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‘Flintstone House’ Listed at $4.2M

Friday, September 18, 2015

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If you have $4.2 million to spare and dream to call a piece of Bedrock your home, the "Flintstone House" can be yours.

The 2,700-plus-square-foot house nestled in the rolling hills of California’s Bay Area went on the market earlier this month for the first time in nearly two decades.

Photos Courtesy Judy Meuschke/Alain Pinel Realtors

The "Flintstone House," constructed in 1976 by architect William Nicholson and builder Wayne Da San Martino, is for sale for $4.2 million.

Also referred to as the "Barbapapa House" when it was first built in 1976 and into the early 1980s, the Hillsborough home was designed by architect William Nicholson and built by Wayne Da San Martino, according to a Sept. 3 story in USA Today.

“Many of you have seen this house from Highway 280 for years,” said Realtor Judy Meuschke in a Sept. 1 Facebook post. “Your curiosity will be satisfied when you see the great photos.”

According to Meuschke’s website, the single-family residence has multiple domes that were made by “spraying shotcrete onto steel rebar and mesh frames over inflated aeronautical balloons.”

Personalized Design

The house contains a number of personalized touches to match its eclectic style. Meuschke said on her website that the owner hired architect Eugene Tsui to design her kitchen, which includes lighted niches and appliance enclosures; a glass countertop with a diagonal metal spine; wood cutout swinging doors; and custom-designed drawers and cabinets.

The living room, like much of the house, features curved walls, Jerusalem tiles, orange accents and Tim Welodn paintings.

Several other designers and architects helped to style the home, including Burning Man artist Dan Das Mann and Oakland artist John Lewis Glass Studio. The real-estate agent said that Tim Weldon paintings hang on many of the curved walls and “unusually thick” Jerusalem tiles cover the floors throughout most of the house.

Orange and earth-tones accent both the inside and outside of the house.

“You can see by her artwork and her furnishings and the things she collected that she loved this place,” Meuschke told NBC Bay Area.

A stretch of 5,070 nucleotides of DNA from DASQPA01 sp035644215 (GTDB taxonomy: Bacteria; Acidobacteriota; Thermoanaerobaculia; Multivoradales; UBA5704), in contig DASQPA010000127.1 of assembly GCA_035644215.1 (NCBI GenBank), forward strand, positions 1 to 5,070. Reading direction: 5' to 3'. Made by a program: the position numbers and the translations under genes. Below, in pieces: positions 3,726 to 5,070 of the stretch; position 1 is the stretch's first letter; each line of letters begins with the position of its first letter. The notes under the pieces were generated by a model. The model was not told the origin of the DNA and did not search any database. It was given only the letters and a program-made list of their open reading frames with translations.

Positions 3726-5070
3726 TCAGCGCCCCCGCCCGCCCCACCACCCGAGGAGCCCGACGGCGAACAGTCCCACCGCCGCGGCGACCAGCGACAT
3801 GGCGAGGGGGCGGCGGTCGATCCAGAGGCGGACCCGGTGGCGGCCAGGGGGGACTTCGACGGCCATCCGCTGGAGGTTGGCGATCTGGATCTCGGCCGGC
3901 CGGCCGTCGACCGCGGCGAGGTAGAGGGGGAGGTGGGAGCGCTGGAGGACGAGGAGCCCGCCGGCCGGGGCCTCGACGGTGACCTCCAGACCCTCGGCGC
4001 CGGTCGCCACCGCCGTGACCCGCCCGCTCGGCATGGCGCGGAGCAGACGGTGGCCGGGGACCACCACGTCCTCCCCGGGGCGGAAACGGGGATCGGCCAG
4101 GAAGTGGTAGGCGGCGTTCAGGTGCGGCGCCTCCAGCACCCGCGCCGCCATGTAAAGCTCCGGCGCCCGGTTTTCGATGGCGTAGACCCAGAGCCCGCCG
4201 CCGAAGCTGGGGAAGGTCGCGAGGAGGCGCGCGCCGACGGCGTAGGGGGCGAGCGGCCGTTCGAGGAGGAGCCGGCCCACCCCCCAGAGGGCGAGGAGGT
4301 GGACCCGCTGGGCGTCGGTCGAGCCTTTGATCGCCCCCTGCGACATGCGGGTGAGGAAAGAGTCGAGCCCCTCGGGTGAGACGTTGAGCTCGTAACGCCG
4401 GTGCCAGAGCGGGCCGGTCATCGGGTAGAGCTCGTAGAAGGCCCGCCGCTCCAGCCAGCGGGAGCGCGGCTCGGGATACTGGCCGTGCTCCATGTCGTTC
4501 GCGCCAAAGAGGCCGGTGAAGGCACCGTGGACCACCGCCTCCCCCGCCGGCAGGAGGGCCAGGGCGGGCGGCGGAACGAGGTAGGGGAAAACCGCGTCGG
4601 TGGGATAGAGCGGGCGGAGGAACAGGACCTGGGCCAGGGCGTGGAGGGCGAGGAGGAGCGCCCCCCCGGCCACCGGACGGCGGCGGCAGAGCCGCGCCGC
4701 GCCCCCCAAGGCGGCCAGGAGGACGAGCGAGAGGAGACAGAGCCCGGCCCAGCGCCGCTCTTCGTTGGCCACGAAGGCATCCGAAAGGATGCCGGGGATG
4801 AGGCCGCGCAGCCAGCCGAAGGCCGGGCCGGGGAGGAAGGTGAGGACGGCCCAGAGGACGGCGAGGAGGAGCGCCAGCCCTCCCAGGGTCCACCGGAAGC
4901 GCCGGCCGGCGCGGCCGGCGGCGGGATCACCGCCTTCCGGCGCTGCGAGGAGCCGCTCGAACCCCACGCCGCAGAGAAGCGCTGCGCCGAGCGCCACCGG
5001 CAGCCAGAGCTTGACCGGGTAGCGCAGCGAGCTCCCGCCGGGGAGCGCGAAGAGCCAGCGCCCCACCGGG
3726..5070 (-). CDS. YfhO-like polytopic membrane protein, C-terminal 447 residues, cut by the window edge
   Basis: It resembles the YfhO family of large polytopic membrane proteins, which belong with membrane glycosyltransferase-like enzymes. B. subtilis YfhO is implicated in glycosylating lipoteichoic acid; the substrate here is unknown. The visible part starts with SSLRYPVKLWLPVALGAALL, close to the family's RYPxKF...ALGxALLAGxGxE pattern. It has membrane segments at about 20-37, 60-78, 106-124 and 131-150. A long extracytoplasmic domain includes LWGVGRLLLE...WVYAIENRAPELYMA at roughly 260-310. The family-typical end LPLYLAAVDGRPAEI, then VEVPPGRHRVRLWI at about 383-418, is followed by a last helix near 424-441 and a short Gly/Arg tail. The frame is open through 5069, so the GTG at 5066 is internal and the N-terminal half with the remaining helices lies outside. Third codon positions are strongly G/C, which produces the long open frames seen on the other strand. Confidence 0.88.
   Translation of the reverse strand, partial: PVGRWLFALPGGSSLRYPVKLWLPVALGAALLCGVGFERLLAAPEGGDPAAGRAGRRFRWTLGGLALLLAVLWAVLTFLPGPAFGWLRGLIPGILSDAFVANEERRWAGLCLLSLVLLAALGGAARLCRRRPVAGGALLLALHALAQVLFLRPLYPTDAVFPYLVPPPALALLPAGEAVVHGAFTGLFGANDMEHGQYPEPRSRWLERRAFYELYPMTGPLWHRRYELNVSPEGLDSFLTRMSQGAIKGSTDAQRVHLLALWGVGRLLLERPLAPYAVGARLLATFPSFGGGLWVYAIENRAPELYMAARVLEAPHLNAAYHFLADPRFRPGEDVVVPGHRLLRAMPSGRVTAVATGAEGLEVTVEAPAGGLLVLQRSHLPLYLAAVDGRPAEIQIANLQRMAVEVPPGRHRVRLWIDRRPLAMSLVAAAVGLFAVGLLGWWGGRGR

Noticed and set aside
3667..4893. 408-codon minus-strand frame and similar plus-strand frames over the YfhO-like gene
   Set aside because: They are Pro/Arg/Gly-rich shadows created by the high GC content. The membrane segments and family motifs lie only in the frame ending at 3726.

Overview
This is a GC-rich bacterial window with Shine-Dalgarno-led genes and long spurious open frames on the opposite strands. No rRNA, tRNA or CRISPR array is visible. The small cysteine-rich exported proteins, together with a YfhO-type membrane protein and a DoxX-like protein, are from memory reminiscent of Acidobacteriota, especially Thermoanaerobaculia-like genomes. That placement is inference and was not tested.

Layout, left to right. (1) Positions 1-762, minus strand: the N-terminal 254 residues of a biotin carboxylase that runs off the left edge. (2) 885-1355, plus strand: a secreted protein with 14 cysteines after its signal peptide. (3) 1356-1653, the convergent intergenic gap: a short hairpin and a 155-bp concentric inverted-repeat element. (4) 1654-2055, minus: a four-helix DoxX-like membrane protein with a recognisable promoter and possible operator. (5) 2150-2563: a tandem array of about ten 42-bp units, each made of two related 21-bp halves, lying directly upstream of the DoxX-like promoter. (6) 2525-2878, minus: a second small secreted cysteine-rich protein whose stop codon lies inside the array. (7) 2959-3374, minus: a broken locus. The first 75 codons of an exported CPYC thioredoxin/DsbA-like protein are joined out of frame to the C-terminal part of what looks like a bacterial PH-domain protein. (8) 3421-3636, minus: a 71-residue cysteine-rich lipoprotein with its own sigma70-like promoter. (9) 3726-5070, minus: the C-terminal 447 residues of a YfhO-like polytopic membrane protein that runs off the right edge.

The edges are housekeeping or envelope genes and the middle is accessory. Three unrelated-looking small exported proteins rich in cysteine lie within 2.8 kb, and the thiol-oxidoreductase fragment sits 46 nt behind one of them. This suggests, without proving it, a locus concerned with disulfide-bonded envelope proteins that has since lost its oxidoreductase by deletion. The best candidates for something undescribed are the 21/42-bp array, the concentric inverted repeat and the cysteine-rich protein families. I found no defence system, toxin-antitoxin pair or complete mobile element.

The unusual abode was actually at risk for demolition in the early 1980s due to pervasive water infiltration and cracks, according to architect B.H. "Danny" Daniller, who directed the effort to save the structure. The project included sealing, waterproofing and coatings work.

First-Hand Experience

According to Redfin, the three bed, two bath home last sold in September 1996 for $800,000. The current owner has chosen to remain anonymous, Meuschke said. However, the previous owner talked to the San Francisco Chronicle in 1997.

The current owner hired architect Eugene Tsui to design her kitchen that includes lighted niches and appliance enclosures and a glass countertop with a diagonal metal spine.

“We found that place a fun house,” Tom Petika, who lived there with his wife for 10 years until relocating to  Santa Rosa, told the Chronicle.

“I remember when we first moved in, my wife Dorothy and I would walk in and kind of laugh. Nothing in the house was perfectly symmetrical. No ceiling was the same height from room to room. Everything was round. There were no corners.

“In fact, when it was originally built, there were no interior doors,” said Petika. “In no time we had a door man up there. That was too bizarre for us.”


Tagged categories: Architects; Architecture; Color + Design; Color + Design; Design; Modernism; Modernist architecture; North America

Comment from M. Halliwell, (9/18/2015, 11:14 AM)

It must be location, location, location and the finishing for that price. I have several dome homes of the same sort of construction in my area (though single dome with garage....think igloo style). Adding more domes is not that big of a deal. If done right, they are very economical (one of our local ones uses solar/wind power and geothermal is pretty much off the grid). Plus, they can weather some pretty nasty storms. Not too bad, other than the lack of square corners...but definitely not what most people think of when you say "house."

Comment from John Thompson, (1/4/2016, 4:12 PM)

Hey! Wait a minute...I thought Dick Clark owned the "Flintstone's house"...and that it is located in Malibu, CA. What's up with this one? Neither really looks like Fred and Wilma's place to me.

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